Contextualism and Developmental Psychopathology
The field of developmental psychopathology has grown rapidly over the past several decades and research conducted within this framework has made substantial contributions to our understanding of human adaptation and maladaptation (Cicchetti & Cohen, 1995a, 1995b; Cicchetti & Richters, 1997; Cicchetti & Toth, 1998a). Influenced by the theoretical expositions of several prominent developmentalists, including Jay Belsky (1984), Uri Bronfenbrenner (1979), Robert Emde (1994), Donald Ford and Richard Lerner (1992), Michael Lewis (1997), Patricia Minuchin (1985), Arnold Sameroff (1983; Sameroff & Emde, 1989), Alan Sroufe (Sroufe, Egeland, & Kreutzer, 1990), and Esther Thelen and Linda Smith (1994), theorists have called attention to the importance of viewing the development of psychopathology within a continuously unfolding, dynamic, and ever changing context (see, for example, Belsky, 1993; Cicchetti & Aber, 1986; Cicchetti & Lynch, 1993; Cicchetti & Toth, 1998b; Coie & Jacobs, 1993; Jensen & Hoagwood, 1997; Richters & Cicchetti, 1993; Susman, 1993). Moreover, we now know that social contexts exert effects not only on psychological processes but also on biological structures and processes (Boyce, Frank, Jensen, Kessler, Nelson, Steinberg, et al., 1998; Cicchetti & Tucker, 1994; Eisenberg, 1995; Nelson & Bloom, 1997).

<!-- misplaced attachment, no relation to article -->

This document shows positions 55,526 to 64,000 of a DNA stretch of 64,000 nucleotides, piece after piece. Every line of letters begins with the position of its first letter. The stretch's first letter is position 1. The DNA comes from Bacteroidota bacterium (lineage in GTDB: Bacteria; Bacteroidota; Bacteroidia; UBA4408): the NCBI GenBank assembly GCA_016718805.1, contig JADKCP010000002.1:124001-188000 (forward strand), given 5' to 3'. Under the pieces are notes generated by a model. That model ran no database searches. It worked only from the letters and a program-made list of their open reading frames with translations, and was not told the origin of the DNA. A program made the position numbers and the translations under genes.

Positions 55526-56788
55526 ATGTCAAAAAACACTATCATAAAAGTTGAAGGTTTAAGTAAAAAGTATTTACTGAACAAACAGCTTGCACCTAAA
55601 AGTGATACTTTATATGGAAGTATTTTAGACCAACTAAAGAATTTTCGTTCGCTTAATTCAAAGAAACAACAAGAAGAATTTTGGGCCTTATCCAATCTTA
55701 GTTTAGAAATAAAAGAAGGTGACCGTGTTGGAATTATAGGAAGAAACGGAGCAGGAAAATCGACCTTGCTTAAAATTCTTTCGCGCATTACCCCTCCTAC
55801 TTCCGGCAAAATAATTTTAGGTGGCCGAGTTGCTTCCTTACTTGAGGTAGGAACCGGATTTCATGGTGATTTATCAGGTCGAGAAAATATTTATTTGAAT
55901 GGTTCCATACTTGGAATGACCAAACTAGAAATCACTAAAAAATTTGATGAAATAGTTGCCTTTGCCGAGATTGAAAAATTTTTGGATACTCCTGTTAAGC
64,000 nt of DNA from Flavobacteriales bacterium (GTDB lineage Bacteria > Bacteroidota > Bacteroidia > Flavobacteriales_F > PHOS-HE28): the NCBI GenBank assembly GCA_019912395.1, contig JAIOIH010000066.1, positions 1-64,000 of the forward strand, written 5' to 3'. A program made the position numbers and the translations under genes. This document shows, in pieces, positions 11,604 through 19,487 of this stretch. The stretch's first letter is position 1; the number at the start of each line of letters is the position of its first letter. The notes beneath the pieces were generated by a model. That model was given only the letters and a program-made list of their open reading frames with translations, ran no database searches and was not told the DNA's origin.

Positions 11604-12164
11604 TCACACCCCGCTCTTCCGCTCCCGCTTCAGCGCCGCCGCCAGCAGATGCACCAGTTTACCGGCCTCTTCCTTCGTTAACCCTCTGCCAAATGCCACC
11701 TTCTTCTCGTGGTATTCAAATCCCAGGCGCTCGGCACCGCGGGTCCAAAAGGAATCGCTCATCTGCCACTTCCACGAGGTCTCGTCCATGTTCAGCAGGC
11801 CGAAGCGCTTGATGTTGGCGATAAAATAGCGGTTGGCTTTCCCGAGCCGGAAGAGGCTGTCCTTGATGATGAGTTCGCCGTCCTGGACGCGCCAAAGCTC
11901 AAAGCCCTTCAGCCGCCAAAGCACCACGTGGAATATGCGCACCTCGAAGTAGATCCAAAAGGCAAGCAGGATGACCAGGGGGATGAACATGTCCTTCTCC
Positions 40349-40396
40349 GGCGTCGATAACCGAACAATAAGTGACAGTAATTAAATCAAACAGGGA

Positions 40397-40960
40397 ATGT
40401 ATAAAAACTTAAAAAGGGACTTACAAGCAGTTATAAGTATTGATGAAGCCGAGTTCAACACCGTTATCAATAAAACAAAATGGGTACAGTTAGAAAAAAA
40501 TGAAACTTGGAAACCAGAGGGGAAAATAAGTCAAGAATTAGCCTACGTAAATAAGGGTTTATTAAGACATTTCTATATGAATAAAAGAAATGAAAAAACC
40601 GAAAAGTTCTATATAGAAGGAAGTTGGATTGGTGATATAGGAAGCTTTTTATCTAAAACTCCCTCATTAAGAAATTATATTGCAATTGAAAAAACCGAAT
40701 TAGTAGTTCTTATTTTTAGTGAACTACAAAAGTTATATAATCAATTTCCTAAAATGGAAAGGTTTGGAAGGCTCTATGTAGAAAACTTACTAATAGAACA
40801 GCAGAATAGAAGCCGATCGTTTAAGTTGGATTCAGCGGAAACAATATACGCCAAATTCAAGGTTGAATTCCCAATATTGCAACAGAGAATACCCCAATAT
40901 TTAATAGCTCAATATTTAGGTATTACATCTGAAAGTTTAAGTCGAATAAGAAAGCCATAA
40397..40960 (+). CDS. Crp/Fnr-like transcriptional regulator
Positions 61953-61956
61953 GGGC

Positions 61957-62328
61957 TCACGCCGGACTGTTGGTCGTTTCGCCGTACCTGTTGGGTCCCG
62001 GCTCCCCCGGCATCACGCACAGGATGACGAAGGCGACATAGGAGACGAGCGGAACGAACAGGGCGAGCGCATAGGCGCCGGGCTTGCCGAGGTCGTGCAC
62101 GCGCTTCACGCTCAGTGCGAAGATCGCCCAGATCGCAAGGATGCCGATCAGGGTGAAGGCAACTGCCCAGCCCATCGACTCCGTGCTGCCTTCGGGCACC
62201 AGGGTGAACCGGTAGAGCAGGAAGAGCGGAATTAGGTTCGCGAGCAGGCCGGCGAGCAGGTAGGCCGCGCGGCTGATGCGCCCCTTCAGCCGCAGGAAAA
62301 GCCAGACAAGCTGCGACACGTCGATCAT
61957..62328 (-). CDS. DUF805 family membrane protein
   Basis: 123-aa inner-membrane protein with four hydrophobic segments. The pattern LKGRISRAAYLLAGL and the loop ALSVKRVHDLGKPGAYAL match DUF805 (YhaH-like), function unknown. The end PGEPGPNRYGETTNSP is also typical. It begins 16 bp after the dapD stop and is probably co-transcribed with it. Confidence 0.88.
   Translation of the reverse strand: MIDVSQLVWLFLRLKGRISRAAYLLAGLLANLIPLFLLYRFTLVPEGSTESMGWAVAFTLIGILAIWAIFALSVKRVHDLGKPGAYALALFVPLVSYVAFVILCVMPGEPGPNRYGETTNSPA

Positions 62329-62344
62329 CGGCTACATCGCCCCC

Despite advances that have occurred, the full incorporation of a contextual focus into empirical research, even among developmental psychopathologists who are very sensitive to the importance of understanding contextual influences on children and families, has proven to be a challenging enterprise (Richters, 1997). In order to thoroughly investigate the development of psychopathology in context, researchers must be more precise in how they conceptualize, operationalize, and analyze context (see, for example, Boyce et al., 1998).